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How I Used Product Management Skills to Create My Wedding Gown (and saved so much money, my lord)

Product management isn't just a profession, it's a lifestyle! Here are just some of the PM best practices I used to save money on my wedding without compromising my dream. Specifically? I made my own wedding gown.

photo of my gown featuring the lace
  1. Taking the Leap: When I decided to make my own wedding gown, I was embarking on a journey into unknown territory. I'd never made a garment before, let alone a gown. But with my product management skills and a lifetime of crafting, I knew I could do it, even under pressure. Still... the first and most important step was bravery. I shared my plan with stakeholders early on, and despite many well-meaning attempts to dissuade me, I trusted my abilities.

    Managing risk is key in product management, and having confidence in my ability to manage foreseeable risks allowed me to welcome feedback while confidently navigating the warnings.

sketch of my gown
  1. Defining the Mission: My gown needed to be flattering, modest, photogenic, practical for a beach wedding, and budget-friendly. I had five months to achieve this. Staying focused on concrete requirements kept me grounded and motivated throughout the process, and I frequently recentered back to them at key decision times.
  2. SWOT (Strengths, Weaknesses, Opportunities, Threats) Analysis: Drafting a SWOT diagram was crucial. With over 20 years of crochet under my belt, I knew I could create professional-grade lace. However, sewing charmeuse silk was new territory. I had to decide whether to invest in learning this skill or find alternatives. Ultimately, I mastered both the lace and the sewing, opening up a new passion for making my own clothes.

sketch of my gown
  1. Scoping the Project: Years of product management taught me to define a minimum viable product (MVP) and clarify the problem the gown needed to solve—a flattering silhouette. I opted for an Irish lace piecework approach, allowing for adjustments as I lost weight and the ability to tweak the design multiple times. This iterative method proved invaluable. If things were going in the wrong direction, I'd just separate all the pieces and drape it on the dress form again until it achieved the required effect.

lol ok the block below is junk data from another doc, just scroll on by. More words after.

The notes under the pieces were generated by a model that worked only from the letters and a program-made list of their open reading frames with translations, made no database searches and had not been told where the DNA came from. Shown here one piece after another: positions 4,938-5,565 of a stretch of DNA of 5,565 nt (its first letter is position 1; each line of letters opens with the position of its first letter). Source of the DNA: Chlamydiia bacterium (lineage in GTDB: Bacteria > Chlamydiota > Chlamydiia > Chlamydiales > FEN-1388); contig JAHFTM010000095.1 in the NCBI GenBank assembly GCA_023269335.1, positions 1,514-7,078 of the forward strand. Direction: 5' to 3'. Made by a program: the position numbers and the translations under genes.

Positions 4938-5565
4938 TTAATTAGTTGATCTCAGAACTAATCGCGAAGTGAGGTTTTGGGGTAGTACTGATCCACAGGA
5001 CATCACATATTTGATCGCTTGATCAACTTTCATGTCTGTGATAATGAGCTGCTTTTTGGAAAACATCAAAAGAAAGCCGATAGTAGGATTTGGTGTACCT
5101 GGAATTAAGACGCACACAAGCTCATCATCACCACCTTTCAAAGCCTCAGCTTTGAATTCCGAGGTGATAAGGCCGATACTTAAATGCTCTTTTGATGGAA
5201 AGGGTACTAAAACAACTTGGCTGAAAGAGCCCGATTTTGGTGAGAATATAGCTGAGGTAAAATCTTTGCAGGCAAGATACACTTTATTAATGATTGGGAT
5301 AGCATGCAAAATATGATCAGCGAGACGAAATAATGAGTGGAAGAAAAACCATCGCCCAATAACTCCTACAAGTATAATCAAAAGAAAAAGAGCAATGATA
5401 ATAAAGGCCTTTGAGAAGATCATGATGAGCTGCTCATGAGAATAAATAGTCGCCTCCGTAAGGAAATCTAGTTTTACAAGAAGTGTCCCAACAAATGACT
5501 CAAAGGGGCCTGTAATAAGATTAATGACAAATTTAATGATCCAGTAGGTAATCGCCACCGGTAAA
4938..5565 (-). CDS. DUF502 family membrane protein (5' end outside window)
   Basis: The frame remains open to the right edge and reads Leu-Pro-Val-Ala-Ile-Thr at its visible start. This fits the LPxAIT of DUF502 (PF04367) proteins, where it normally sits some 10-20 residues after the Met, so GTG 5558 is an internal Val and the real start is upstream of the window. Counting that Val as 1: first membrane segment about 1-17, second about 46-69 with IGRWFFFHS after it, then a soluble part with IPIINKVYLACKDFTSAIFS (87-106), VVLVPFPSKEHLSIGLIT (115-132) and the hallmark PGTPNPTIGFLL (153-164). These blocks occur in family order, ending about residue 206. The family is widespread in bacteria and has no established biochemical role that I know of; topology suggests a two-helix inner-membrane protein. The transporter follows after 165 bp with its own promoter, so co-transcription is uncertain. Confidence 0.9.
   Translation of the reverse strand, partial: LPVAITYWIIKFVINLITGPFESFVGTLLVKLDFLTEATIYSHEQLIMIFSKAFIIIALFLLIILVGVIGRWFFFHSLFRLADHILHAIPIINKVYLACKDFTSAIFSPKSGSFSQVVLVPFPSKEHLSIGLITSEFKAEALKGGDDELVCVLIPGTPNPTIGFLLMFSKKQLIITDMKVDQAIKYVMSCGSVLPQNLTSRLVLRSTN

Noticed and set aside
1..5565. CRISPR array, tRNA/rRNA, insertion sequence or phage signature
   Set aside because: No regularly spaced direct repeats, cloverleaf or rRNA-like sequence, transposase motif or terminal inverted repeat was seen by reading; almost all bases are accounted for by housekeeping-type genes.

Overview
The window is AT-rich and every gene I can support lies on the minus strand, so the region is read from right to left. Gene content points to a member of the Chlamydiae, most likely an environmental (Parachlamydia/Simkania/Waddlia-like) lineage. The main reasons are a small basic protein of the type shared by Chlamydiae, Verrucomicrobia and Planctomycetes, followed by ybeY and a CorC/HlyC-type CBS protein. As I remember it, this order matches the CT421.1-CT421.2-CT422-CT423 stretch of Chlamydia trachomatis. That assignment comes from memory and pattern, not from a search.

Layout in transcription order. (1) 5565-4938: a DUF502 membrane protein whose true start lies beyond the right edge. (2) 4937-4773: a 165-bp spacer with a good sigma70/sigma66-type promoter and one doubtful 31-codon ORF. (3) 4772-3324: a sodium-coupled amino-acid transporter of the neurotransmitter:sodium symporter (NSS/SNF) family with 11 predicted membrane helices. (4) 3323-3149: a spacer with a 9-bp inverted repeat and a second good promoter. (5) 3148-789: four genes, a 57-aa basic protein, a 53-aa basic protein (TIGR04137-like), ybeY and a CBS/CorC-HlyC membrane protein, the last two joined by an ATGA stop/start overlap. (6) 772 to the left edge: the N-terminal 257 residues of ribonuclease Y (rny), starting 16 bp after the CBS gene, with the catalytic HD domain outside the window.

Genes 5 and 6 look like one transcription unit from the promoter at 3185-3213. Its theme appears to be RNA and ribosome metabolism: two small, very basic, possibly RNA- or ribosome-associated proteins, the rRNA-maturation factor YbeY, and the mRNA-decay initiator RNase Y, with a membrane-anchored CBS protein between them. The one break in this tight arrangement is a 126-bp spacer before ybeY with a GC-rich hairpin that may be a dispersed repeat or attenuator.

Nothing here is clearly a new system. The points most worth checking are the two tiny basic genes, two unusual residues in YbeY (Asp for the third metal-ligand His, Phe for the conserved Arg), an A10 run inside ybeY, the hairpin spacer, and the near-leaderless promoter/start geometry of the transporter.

I made a strapless version of the dress with a sweetheart bodice. You know how sometimes you do a thing because that's just the most conventional way to do it, and then it just fails? Fails so fast and so utterly, you're almost grateful for the clarity? That was me and the strapless. Hilarious. If I hadn't prioritized flexibility from the onset, I wouldn't have been able to pivot so quickly.

photo of my gown in progress
  1. Collaboration is Key: I sought advice and shared progress with a community of friends and colleagues. Displaying the work-in-progress behind me during video calls sparked conversations and generated helpful feedback. As the big day neared, their support and suggestions, like considering a corset or petticoat, were incredibly valuable, though in the end we all agreed that the dress didn't need it.

  2. Prioritize Features and Manage Defects: Despite the fact that it would require a noticeable seam on the base layer skirt, I prioritized a last minute addition that mattered—the elegant flare of a trumpet skirt. This seam "defect" was hidden beneath the lace and exemplifies agile methodology: accepting low severity imperfections to deliver impactful features.

Creating my own wedding gown was a testament to the power of product management skills. It saved me thousands of dollars and gave me a gown that was perfectly fitted, appropriate to the occasion, and met all my requirements.

photo of my gown

The Takeaway: Counting the necessary investment in tools and training, this gown cost $700 to produce, whereas the average wedding gown at retail costs $2,100. So this definitely represented a significant savings, with no perceivable diminishment of client satisfaction. In fact, I was very happy and the dress was that much more meaningful for having been handmade. I also gained a lot of skills that will deliver long-term value and a set of patterns I can use to create custom fitted dresses and blouses for myself in the future. Admittedly, I love product -- the planning, the craft, the process of execution, all of it -- but the sheer profitability of this venture made it a no-brainer for me.

me and the dress

This is what you can do when you know how to deliver product. And hey! I'm looking for my next opportunity if your company is looking for someone with my skills! Let's connect.

This is the life of Alexis Allen. Hello. © 2024